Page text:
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Don't give tax money to Planned Parenthood

By Scott Tibbs, April 30, 2004

----Original Message Follows----
From: "Scott Tibbs" <tibbs1973@hotmail.com>
To: <volans@bloomington.in.gov>, <sabbaghd@bloomington.in.gov>, <rollod@bloomington.in.gov>, <diekhofm@bloomington.in.gov>, <banachj@bloomington.in.gov>, <sturbauc@bloomington.in.gov>, <ruffa@bloomington.in.gov>, <mayert@bloomington.in.gov>, <gaalc@bloomington.in.gov>
CC: <tibbs1973@hotmail.com>
Subject: No to tax money for Planned Parenthood
Date: Thu, 29 Apr 2004 20:18:54 -0500

To the members of the Bloomington City Council:

It has come to my attention that Planned Parenthood has requested that city government give it a grant of over $2900 from the John Hopkins social services fund. I have encouraged you each year for the last five years to deny taxpayer funding to Bloomington's Planned Parenthood branch, which operates an abortion clinic on South College, just a few blocks from City Hall.

I understand that PP is requesting these funds for a program to help screen women for cervical cancer. I concede that Planned Parenthood is doing a public service by offering these cancer screenings. As a cancer survivor myself, I am quite aware of how important early detection of this disease is.

My question to you, though, is this: would you give the tobacco companies taxpayer money so that a clinic run by them could screen for early detection of lung cancer? I assume you would not, because cigarettes are the leading cause of lung cancer in America. You are, however, doing something very similar by giving tax money to Planned Parenthood.

Planned Parenthood actively promotes teen sex, and studies have shown that early sexual activity among girls contributes to the development of cervical cancer. According to an article in Vibrant Life magazine by Elaine W. Trei, "Earlier sexual activity (before age 16) significantly increases the risk of cervical cancer. This risk rapidly decreases to nearly zero if the woman waits until she is 20 years old (see Table 1) to initiate sexual activity."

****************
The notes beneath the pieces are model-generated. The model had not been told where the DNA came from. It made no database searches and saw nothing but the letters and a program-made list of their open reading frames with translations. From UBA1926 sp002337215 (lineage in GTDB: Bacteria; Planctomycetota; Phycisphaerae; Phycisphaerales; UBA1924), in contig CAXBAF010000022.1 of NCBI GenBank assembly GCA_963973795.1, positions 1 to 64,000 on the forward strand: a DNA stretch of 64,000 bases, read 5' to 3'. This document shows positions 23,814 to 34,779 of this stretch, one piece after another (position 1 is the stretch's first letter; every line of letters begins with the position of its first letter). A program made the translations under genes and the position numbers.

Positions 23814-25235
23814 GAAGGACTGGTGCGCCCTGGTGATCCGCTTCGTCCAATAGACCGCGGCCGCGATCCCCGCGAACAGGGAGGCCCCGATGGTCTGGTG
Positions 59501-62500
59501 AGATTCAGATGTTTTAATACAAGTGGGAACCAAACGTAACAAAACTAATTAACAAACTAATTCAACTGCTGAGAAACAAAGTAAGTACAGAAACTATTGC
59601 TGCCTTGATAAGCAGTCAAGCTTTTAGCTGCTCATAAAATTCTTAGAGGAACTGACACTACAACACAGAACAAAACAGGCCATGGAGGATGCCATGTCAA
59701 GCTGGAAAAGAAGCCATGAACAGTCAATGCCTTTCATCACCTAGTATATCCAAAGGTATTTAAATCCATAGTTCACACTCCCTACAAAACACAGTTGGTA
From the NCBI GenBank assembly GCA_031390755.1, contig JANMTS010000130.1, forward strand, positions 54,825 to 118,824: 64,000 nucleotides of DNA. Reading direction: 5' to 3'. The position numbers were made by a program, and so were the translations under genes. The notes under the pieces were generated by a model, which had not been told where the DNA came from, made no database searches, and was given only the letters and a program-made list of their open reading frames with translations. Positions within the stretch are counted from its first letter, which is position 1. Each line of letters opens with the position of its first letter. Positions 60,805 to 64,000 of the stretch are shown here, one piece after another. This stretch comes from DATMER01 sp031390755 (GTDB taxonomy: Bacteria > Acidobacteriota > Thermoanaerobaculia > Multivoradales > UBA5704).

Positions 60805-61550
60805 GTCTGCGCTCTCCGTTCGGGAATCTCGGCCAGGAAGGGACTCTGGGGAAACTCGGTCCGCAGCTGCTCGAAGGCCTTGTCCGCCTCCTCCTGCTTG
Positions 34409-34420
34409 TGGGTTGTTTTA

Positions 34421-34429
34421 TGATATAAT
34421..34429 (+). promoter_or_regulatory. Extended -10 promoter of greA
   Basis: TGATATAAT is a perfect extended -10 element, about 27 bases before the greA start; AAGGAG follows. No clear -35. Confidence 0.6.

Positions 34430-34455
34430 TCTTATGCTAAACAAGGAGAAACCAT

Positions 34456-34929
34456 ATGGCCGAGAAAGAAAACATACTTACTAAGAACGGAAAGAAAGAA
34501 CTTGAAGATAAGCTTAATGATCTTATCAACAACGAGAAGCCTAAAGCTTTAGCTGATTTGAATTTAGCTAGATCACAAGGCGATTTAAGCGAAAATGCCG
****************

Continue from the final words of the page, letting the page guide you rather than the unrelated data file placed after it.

I would point you to a book titled "It's Perfectly Normal", which has been called "outstanding" by Planned Parenthood on its Web site. The book is a "sex manual" for children, with graphic line drawings and descriptions of masturbation, same-sex intimacy and other sexual practices. I checked out the book at the Monroe County Public Library and was appalled by the graphic nature of the book. Worse yet, Planned Parenthood distributes the book (which is basically pornography) to children as young as ten years old.

I am disturbed that this pornographic literature is readily available in our public library, funded by tax dollars, for any child of any age to check out.

Four years ago, you gave Planned Parenthood $2000 for "teen education". Representatives from IU Students for Life attended the meeting and requested that PP be denied these funds, expressing concern that Planned Parenthood would use the money to advance an agenda of promiscuity and early sexual activity. It turns out that the predictions were correct. I attended a meeting at the Monroe County Public Library in 2002 where Planned Parenthood was helping teens prepare to have sexual relations on prom night. Kelly McBride, Sexuality Educator for Planned Parenthood informed me at that meeting that the $2000 you gave them was used to train PP's "peer educators", who go into the local schools to spread Planned Parenthood's agenda.

Planned Parenthood advertised at that meeting that they would be distributing condoms for free on prom night at their facility on South College. What PP declined to mention is that condoms are not all that effective against the human papilloma virus, which (along with early sexual intercourse) has been linked to cervical cancer.

Planned Parenthood benefits from increased sexual activity not only because of their abortion business, but also because of the profits they generate from the sale of birth control. STOPP International estimates that in 1997/98, Planned Parenthood made a profit of $60 million from the sale of birth control.

The message is clear: If it were not for the likes of Planned Parenthood, there would be less cervical cancer because there would be less sexual activity among teens.

Planned Parenthood's national arm, with close to $700 million in revenue in 2001/2002, has more than enough money to meet the needs of its local branch. I urge you not to continue to fund Planned Parenthood, and instead to distribute the funds to more deserving organizations.

Scott Tibbs